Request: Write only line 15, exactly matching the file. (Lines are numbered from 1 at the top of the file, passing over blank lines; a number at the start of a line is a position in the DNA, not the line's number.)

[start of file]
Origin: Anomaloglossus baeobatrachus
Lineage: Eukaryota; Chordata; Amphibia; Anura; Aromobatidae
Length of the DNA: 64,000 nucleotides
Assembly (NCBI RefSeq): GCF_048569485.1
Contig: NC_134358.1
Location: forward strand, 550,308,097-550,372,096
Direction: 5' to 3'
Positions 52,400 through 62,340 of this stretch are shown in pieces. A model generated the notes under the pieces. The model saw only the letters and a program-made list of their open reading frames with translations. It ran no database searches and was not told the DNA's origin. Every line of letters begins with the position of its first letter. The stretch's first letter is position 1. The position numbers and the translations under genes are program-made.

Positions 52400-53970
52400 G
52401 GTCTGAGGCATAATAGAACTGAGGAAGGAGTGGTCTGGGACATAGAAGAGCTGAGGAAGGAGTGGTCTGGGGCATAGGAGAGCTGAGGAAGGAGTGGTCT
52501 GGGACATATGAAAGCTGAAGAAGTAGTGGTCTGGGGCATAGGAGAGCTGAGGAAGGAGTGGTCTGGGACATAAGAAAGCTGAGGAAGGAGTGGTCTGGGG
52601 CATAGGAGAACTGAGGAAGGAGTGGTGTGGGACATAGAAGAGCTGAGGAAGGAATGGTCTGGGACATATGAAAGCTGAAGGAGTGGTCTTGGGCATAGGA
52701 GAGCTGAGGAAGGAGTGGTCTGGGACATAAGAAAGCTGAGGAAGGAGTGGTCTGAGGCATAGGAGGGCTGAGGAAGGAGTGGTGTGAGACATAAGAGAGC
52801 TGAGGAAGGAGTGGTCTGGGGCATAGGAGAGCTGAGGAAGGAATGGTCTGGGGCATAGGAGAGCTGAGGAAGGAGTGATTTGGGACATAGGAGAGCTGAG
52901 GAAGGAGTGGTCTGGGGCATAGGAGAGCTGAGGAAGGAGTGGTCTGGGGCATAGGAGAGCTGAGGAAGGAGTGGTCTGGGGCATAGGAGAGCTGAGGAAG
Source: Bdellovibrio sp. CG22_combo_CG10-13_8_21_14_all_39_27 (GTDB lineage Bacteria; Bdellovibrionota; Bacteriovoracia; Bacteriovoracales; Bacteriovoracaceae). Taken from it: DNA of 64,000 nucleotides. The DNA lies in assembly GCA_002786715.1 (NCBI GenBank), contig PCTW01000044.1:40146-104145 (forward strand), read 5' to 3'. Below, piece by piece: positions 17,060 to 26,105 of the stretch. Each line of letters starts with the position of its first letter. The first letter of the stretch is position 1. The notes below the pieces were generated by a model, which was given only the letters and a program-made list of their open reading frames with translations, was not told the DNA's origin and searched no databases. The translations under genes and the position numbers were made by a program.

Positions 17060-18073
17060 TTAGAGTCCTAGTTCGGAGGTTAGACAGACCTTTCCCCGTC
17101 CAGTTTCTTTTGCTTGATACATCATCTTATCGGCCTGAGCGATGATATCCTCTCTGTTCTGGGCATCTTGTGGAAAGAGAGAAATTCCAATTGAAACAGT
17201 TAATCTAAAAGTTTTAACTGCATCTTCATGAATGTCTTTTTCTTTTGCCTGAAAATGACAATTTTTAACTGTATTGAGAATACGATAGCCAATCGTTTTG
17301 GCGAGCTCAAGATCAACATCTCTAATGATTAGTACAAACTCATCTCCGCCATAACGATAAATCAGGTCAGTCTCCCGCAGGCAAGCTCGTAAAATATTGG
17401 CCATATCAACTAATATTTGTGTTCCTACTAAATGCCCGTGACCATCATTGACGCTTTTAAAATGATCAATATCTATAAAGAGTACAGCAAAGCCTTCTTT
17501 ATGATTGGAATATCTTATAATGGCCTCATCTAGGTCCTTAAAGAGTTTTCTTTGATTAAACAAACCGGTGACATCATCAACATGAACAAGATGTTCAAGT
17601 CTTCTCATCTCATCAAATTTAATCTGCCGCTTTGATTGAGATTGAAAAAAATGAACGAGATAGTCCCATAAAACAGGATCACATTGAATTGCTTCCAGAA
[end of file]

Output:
52801 TGAGGAAGGAGTGGTCTGGGGCATAGGAGAGCTGAGGAAGGAATGGTCTGGGGCATAGGAGAGCTGAGGAAGGAGTGATTTGGGACATAGGAGAGCTGAG